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Gullah Bible

Gullah Culture: Book

After quarter century, Bible in Gullah finished
Published Thursday, November 10, 2005

Fo God mek de wol, de Wod been dey. De Wod been dey wid God, an de Wod been God. - De Good Nyews Bout Jedus Christ Wa John Write 1:1.
In the beginning was the Word, and the Word was with God and the Word was God. - John 1:1.

ST. HELENA ISLAND, S.C. (AP) - More than a quarter century after the laborious work began, the New Testament has finally been translated into Gullah, the creole language spoken by slaves and their descendants for generations along the sea islands of the Southeast coast.
"I think this makes the language universal," said Ervena Faulkner, the co-manager of history and culture at the Penn Center nestled amid spreading oaks dripping Spanish moss on this island just east of Beaufort.
"People have done Gullah cookbooks, they have done African-American sayings, they have done proverbs," she said. "But for the Bible to go out with the Gullah sends a message. It means we can speak the Word."
The Penn Center, dedicated to preserving the threatened sea island culture, is located on the site of the Penn School founded in 1862 to educate slaves newly freed by advancing Union troops.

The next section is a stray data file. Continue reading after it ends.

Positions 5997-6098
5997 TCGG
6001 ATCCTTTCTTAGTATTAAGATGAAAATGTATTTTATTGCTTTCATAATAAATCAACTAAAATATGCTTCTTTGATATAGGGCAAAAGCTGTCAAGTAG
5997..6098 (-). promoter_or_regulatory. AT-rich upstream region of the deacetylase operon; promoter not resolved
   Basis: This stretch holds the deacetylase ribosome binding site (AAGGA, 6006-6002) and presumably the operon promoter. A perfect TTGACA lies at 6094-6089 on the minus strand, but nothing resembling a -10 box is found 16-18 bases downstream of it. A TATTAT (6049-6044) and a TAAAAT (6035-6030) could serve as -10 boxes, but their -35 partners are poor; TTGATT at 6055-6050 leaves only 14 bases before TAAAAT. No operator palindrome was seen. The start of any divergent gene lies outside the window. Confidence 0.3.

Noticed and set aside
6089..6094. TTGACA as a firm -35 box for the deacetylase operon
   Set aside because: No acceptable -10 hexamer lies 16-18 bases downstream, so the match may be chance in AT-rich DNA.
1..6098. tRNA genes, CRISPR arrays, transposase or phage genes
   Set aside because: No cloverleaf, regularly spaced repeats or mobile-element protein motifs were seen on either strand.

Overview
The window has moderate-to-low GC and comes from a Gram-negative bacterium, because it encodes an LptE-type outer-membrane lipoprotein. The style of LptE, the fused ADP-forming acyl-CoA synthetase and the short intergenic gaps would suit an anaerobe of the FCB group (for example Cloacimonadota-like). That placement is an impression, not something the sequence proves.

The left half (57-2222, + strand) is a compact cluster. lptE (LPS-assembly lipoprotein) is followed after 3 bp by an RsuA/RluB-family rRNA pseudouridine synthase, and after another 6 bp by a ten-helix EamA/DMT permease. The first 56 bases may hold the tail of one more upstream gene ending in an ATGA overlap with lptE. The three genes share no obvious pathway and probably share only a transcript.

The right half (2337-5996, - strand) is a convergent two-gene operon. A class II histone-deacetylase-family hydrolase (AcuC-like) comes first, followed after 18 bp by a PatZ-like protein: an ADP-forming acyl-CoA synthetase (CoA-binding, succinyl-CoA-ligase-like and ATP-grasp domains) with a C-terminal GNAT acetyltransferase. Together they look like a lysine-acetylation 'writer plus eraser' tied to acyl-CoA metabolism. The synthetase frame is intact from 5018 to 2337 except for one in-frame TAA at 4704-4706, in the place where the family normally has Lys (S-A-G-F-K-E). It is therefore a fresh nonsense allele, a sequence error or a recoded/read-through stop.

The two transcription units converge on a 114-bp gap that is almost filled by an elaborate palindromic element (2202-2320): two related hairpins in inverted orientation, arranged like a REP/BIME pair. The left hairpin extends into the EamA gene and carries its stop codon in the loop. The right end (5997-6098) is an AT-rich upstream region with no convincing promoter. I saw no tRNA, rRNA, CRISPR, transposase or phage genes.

Psalm 23 led translators to Gullah's riches January 12, 2006,1,6840972.story?page=1&cset=true&ctrack=1
Descendants of slaves help transcribe the Bible into the language of their ancestors By Stephanie Simon
"The Lord is my shepherd; I shall not want."
No matter how often he read Psalm 23, Emory Campbell never could understand that line. "I shall not want: What does that mean?" he'd ask himself.
Then he joined a project to translate the Bible into the language of his ancestors, the language of slaves who toiled for centuries in rice paddies off the Carolina coast.
That first line became: "De Lawd me shephud. A hab ebryting wa A need." I have everything I need.
It reminded Campbell, 64, of his grandmother's way of talking, earthy and frank and deep-down resonant. "Yes, indeed," Campbell said. "`I have everything I need.' That made sense to me."
Campbell had always considered himself above the slave language, known as Gullah. As a boy, he giggled at his grandma's speech. In college, he considered her "dem" and "dat" and "dey" a brand of ignorance. Psalm 23 opened his eyes to Gullah's riches.
He would spend the next two decades struggling to make the Word of God sound like his grandmother.
The result--De Nyew Testament--was unveiled here in November at an annual festival to celebrate Gullah culture. Twenty-six years in the making, the Gullah gospel was written by descendants of slaves under the direction of traveling missionaries.
No more than 10,000 people speak Gullah as their primary language; most are elderly and isolated on the Sea Islands, a chain off the coasts of South Carolina, Georgia and Florida. Perhaps another 250,000 coastal residents lapse into Gullah now and then among friends.